09.05.11 | Scott Pack
As we witness sales of e-books and the popularity of reading digital content rise faster than many of us would have predicted a couple of years ago it is perhaps inevitable that certain parts of our industry are, however unwittingly, holding it back. In one example, our own industry bestseller charts are doing e-books absolutely no favours whatsoever at the moment.
Currently, e-book sales do not register for the book charts. Up until quite recently that hasn't been a huge problem as e-books have only represented a small percentage of total sales. But that is changing, and changing fast, and we are now seeing e-books sell in the tens of thousands, and soon in the hundreds of thousands, without a single one of those sales registering for our industry chart.
This presents a whole host of problems.
It means that the charts do not accurately reflect the reading choices of the nation. When we open our newspaper and see the various Top 10s we cannot be sure that these are the actual bestsellers. There might be a book further down the chart that has been selling well enough as an e-book to break in to the Top 10, but we wouldn't know.
It also creates a dilemma for publishers of brand name authors. We all know how it works—that first week chart position is more important than almost anything else. Getting them to number one in the fiction chart is vital, especially if you have just poached them from a rival publisher. But if e-book sales don't count, then every sale on that format is a sale that won't help you get to number one. At the moment it would actually be in your best interests to suppress sales of the e-book to ensure a higher chart position.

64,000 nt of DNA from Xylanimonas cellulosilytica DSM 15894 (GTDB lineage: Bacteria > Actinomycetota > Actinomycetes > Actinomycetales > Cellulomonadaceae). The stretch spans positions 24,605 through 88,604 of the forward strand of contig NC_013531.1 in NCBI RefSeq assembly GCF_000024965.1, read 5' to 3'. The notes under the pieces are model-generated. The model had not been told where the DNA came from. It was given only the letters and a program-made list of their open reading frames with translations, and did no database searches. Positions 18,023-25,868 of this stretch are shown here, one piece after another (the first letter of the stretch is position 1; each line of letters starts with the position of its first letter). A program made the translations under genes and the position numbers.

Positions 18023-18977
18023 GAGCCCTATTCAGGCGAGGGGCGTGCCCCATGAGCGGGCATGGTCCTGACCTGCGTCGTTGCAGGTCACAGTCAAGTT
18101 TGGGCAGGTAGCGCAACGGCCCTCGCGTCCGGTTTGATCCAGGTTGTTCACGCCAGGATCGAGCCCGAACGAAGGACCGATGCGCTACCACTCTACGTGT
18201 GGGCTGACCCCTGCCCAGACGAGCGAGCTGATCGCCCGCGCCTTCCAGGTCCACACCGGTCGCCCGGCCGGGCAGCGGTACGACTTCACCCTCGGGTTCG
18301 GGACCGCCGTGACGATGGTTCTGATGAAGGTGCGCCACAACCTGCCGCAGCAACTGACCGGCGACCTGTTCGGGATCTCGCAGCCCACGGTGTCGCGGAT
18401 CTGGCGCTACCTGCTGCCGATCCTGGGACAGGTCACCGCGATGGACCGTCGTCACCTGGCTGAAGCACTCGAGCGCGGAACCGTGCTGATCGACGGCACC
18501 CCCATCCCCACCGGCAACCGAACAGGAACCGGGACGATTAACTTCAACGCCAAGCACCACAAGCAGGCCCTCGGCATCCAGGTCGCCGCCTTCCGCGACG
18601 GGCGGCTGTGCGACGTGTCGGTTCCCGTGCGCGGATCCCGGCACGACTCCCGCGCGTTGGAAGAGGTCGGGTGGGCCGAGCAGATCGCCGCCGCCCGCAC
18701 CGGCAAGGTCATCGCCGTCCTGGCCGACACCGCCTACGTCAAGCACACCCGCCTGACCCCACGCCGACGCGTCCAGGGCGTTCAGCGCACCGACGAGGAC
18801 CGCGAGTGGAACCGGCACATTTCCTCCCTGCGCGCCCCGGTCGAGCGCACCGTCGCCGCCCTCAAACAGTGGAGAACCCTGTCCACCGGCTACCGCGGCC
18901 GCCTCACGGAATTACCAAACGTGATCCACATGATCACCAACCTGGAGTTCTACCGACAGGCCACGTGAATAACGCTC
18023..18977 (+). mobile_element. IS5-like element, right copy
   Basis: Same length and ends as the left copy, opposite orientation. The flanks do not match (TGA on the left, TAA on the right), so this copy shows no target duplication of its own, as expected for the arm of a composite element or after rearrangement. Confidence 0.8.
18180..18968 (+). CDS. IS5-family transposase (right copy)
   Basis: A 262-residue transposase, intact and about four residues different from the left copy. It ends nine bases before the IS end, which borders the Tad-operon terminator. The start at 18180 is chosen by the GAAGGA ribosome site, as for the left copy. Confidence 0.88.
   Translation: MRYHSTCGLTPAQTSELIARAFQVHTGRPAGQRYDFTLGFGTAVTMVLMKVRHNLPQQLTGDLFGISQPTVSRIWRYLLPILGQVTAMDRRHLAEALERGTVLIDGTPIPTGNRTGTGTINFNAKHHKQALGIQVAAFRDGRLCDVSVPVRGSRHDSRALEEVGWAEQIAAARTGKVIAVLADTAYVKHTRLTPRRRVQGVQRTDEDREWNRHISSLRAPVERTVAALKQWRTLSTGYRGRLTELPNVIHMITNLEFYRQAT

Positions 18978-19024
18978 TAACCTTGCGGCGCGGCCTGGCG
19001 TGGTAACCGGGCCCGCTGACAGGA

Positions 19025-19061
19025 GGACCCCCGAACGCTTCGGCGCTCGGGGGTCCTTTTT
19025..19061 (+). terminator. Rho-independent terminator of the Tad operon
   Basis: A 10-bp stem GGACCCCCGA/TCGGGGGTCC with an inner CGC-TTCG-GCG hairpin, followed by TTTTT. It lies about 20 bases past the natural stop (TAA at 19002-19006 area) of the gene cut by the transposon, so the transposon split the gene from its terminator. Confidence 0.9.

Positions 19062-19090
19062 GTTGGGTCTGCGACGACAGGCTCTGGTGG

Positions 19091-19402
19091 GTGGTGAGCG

It would be perfectly possible for a book to début at number three despite having sold more copies across all formats than the two books above it. Try explaining that to some über-agent over lunch at The Ivy. I am not sure it would wash.
And it doesn't help traditional retailers either. They make many of their buying decisions, especially when it comes to range, based on the sales performance of previous books or formats. If they cannot see that Book X sold 30,000 print copies and 25,000 e-books then they are not best placed to judge how and where to stock it. And I haven't had time to discuss the impact on retailer market share.
So what's the solution? We need all retailers to share their e-book sales data with the people who compile the charts. Until they do we are in danger of making some poor decisions. It is time for everyone to work together to harness the incredible success of e-books but we cannot do that blindfolded.